Search Engine Optimization Today and Yesterday: What Has Changed?

Search Engine Optimization - What Has Changed

If you maintain any type of presence online, then you have heard about the updates that the major search engines do from time to time. What you may not realize is that the nature of those changes makes some things that used to be very important to placement in search engine results no longer relevant. In some cases, continuing to use those older methods will drive your pages to the lower rungs of those results or even get your site banned. Even if you've been operating a web site for the better part of tw o decades and think you have it down pat, there are some important things you need to know about how SEO has changed. Here are some examples.

Updates are More Frequent

Once upon a time, the major engines tended to release an algorithm update annually. Web site owners and operators could depend on when the release would take place and be prepared to adjust accordingly. Depending on how much advance information was provided, some would even make changes before the release went into effect. This made it easier to keep your site rankings and not experience sudden drops.

Today, updates large and small take place on a more frequent basis. In the period from July 2016 to July 2017, the SEO Google strategy involved releasing multiple updates, some of them more than mere housekeeping that reinforced what was already in place. When you take into consideration the other major search engines along with Google, you are talking about just under 30 major updates and a little over 600 minor ones during that same period. That can make keeping up with the changes a much greater challenge.

Keyword Density: Less is More

Keywords and keyword phrases (sometimes referred to as long-tail keywords) have been important to search engine function since the World Wide Web moved from being more of a private resource for governments and institutions of higher learning to a tool that consumers could use for all sorts of purposes. They are still important, but the rules for usage are much different today.

There was a time when using a keyword repeatedly in your page content was a good way to increase the odds of placing higher in search engine results. This led some people to finding creative ways to use a keyword or phrase multiple times even if it was not directly relevant to the page content. The reason? That particular phrase was currently very popular and could be used to get the pages to turn up in more searches.

This is a good example of a practice that was fine a decade ago but will now cause you nothing but grief. Google along with the other popular search engines have made changes that place a great deal of emphasis on the use of relevant keywords. They also frown on stuffing the content with keywords even when they are relevant. Your best bet is to work with a professional who understands how much is too much, what keywords are the best fit for the topic of your content, and how to use them so that the search engines don't penalize your page.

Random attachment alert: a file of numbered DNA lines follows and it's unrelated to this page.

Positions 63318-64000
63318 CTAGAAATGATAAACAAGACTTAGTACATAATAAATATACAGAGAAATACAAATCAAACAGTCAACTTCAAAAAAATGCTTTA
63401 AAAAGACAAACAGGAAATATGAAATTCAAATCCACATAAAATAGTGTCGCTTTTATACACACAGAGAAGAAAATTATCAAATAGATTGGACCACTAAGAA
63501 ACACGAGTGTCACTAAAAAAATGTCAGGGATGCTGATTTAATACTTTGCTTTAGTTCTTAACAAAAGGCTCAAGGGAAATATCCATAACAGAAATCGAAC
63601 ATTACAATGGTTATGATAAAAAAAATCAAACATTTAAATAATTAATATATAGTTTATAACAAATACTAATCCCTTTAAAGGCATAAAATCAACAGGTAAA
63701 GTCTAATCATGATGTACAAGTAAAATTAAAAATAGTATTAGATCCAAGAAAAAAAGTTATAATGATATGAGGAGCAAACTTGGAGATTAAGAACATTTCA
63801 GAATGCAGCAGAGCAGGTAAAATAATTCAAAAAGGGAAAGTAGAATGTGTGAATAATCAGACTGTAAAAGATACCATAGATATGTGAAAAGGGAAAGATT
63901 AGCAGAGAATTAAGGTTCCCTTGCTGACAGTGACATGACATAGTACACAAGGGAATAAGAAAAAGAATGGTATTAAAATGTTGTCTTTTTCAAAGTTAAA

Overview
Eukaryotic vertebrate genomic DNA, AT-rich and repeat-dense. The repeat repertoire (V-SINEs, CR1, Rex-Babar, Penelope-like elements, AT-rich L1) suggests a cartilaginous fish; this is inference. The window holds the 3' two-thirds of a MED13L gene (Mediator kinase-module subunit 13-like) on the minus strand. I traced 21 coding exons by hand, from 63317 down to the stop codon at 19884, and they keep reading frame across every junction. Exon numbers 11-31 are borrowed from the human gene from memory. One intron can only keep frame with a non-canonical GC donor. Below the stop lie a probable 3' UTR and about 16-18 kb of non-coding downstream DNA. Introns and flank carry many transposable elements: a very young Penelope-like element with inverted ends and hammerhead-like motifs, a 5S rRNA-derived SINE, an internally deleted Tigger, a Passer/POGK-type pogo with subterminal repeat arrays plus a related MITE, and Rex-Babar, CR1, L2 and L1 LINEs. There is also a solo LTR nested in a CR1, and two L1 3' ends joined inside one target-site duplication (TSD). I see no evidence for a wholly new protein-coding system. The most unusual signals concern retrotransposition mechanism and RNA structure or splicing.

Meta Tags and Descriptions are Not Used the Same Way

While this is not true of all search engines, the importance of meta tags and descriptions has lessened in many cases. You would find it difficult to come across any reputable SEO tutorial in the last few years that urges you to include non-relevant terms into the tags or dwell too much on creating a description that is laden with keywords.

This was not always the case and can still hold true for some of the minor search engines that have not followed Google's lead. At one time, incorporating keywords into the tag was considered a great way to get more of the right type of attention. The same was true with the description that typically shows up as part of the search engine results. Unless your company operates in an niche market where the consumers are more likely to use search engines other than Google, using the older approach will not help your traffic.

Duplicate Content on Different Pages No Longer Spreads the Word

There was a time when having the same content on more than one site was actually helpful. You could use the same content on your main web page, add it to a blog, post some of it on classified sites, and even create landing pages using that content. If you try this approach today, you could find that the result is not the same as it was as recently as five years ago.

The SEO techniques of today require that your content be unique. Even if the content you are using on your website is outstanding in terms of organization, readability, and informational level, using it in multiple places around the Internet will not help. In fact, it dilutes the influence of the content and causes search engines to place each of those pages lower in the results. Instead of helping spread the word about your company, you end up making it harder for consumers to find you.

Web Design and Technical Aspects Matter More

While the layout of your website has always been important in terms of making it easy for visitors to find what they want, how the site is designed and the functionality is beginning to play more of a role in SEO. Along with making sure the site is secure, there's the matter of coming up with a design that works well for consumers who rely more on their mobiles than using laptops and desktops to find the information they seek. Instead of using a free template, you would do well to work with a professional who can help with design and the function of the site as well as the text, images, animation, and other elements.

You are already an expert in your industry. Instead of trying to figure out what goes into solid SEO strategies, hire a professional. In the long run, you will have an online presence that search engines look upon with favor and enjoy a higher level of traffic to each of your pages.

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